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In re Dominique W.

March 24, 2004

[5] IN RE DOMINIQUE W., DONZELL W., AND DONQUISHAE W., MINORS
(THE PEOPLE OF THE STATE OF ILLINOIS, PETITIONER-APPELLEE,
v.
TIERIEL W., RESPONDENT-APPELLANT).



[6] Appeal from the Circuit Court of Cook County. Nos. 95 JA 4846 95 JA 4847 95 JA 4848 Honorable Candace J. Fabri, Judge Presiding.

[7] The opinion of the court was delivered by: Presiding Justice Hoffman

[8]  The respondent, Tieriel W., appeals from an order of the circuit court finding her unfit as a parent as defined in section 1(D)(b) of the Adoption Act of 1987 (Adoption Act) (750 ILCS 50/1(D)(b) (West 2000)) and pursuant to section 2-29 of the Juvenile Court Act of 1987 (Juvenile Court Act) (705 ILCS 405/2-29 West 2000)), and terminating her parental rights to her minor children, Dominique W., Donquishae W., and Donzell W. For the reasons which follow, we affirm.

[9]  The respondent and Donzell G. *fn1 are the natural parents of Dominique W. and Donquishae W., born on November 18, 1993; and Donzell W., born on April 27, 1995. The respondent's family came to the attention of the Department of Children and Family Services (DCFS) in July 1995 when Donzell W. was hospitalized after suffering a seizure and water intoxication by reason of having been fed water instead of milk. On July 18, 1995, the State filed petitions for adjudication of wardship of the children, alleging that they were abused and neglected due to the respondent's actions toward Donzell W. That same day, the circuit court appointed the public guardian to serve as the children's guardian ad litem. Following a temporary custody hearing held on July 21, 1995, the circuit court allowed the children to remain in the respondent's custody under an order of protection.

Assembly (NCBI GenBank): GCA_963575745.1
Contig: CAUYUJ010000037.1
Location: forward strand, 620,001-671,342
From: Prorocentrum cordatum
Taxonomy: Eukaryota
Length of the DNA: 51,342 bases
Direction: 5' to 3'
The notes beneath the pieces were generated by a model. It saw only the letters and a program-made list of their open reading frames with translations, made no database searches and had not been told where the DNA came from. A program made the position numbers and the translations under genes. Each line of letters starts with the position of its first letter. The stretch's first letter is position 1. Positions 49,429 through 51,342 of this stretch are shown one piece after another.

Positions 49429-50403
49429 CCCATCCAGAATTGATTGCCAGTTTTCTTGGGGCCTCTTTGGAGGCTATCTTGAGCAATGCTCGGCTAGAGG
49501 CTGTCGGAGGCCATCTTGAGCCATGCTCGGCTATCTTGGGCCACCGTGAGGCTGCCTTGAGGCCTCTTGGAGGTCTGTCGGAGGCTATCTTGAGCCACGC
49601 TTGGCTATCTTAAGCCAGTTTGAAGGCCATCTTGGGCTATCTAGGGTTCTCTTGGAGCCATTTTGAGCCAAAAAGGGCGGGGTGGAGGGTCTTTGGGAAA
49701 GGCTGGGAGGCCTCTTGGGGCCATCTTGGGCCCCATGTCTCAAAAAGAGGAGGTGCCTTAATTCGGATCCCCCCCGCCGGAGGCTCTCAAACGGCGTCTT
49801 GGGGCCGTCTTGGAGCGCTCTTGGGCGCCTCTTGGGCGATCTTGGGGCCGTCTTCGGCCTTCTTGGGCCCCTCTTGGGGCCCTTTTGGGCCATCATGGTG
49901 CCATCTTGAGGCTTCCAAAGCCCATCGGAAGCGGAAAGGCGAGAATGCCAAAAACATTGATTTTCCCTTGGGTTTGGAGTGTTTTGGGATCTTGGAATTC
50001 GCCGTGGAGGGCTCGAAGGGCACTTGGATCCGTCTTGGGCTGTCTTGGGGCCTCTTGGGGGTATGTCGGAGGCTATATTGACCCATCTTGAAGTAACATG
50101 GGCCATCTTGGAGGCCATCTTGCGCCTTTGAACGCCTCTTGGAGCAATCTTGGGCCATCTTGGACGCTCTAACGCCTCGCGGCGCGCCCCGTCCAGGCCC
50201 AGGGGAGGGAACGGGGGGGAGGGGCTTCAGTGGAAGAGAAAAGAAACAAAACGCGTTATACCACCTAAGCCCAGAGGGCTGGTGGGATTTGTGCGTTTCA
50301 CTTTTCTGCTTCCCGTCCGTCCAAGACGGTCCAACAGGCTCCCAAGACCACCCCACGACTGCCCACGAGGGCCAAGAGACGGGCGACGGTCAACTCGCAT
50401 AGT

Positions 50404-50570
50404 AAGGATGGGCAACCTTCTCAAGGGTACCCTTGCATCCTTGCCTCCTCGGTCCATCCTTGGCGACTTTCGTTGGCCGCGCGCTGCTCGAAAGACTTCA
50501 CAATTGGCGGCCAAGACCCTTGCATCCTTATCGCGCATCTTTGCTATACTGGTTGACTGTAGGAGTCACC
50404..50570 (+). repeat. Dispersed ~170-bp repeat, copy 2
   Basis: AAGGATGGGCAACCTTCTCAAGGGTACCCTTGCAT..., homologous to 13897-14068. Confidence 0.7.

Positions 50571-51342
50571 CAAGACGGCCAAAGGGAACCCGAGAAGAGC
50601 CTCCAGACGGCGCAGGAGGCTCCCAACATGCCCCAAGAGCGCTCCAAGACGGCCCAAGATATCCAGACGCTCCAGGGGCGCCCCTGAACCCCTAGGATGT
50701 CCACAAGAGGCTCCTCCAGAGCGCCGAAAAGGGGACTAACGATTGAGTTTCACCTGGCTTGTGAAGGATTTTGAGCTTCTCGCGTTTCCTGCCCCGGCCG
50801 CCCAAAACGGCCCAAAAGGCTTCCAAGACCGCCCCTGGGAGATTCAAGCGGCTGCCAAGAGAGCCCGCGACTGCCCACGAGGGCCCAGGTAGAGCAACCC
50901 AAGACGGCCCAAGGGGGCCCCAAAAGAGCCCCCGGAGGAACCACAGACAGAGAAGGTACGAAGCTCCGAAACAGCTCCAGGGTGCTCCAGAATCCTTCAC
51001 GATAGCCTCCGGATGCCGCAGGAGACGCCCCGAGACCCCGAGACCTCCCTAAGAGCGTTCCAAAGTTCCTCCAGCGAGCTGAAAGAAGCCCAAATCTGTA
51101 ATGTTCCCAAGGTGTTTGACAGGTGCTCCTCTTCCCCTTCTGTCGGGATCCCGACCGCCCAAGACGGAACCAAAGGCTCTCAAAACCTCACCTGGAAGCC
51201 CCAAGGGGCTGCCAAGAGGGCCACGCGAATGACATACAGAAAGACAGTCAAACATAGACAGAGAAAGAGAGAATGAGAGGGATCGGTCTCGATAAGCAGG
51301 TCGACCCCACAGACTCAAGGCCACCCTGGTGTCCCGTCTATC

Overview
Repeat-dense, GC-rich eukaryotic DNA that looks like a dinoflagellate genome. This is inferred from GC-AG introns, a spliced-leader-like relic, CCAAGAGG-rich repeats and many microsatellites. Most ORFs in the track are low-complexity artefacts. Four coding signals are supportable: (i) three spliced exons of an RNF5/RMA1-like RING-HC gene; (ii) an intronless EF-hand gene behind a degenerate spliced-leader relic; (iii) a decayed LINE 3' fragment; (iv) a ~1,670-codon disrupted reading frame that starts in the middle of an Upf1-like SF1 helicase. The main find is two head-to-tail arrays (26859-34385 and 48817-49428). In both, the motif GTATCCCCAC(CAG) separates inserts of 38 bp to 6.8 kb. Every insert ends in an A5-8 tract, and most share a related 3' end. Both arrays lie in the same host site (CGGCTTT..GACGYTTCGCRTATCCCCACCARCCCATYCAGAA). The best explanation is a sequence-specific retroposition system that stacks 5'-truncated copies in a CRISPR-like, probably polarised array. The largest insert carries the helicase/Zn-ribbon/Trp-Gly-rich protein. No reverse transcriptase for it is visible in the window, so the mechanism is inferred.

[10]   On January 26, 1996, however, the circuit court found that the respondent violated the order of protection when Donzell W. was again hospitalized, suffering from seizures as a consequence of the respondent feeding him inappropriately. The court found that it was a matter of immediate and urgent necessity to remove the children from the respondent's care, and temporary custody of the children was awarded to the DCFS guardianship administrator.

[11]   Following an adjudicatory hearing held on October 10, 1996, the circuit court found that the children had been neglected due to an injurious environment and abused due to substantial risk of physical injury as defined in the Juvenile Court Act (705 ILCS 405/2-3 (West 2000)). After a dispositional hearing held on January 22, 1997, the court found that the respondent was unable to care for the children, adjudged them wards of the court, and appointed D. Jean Ortega Piron as their guardian.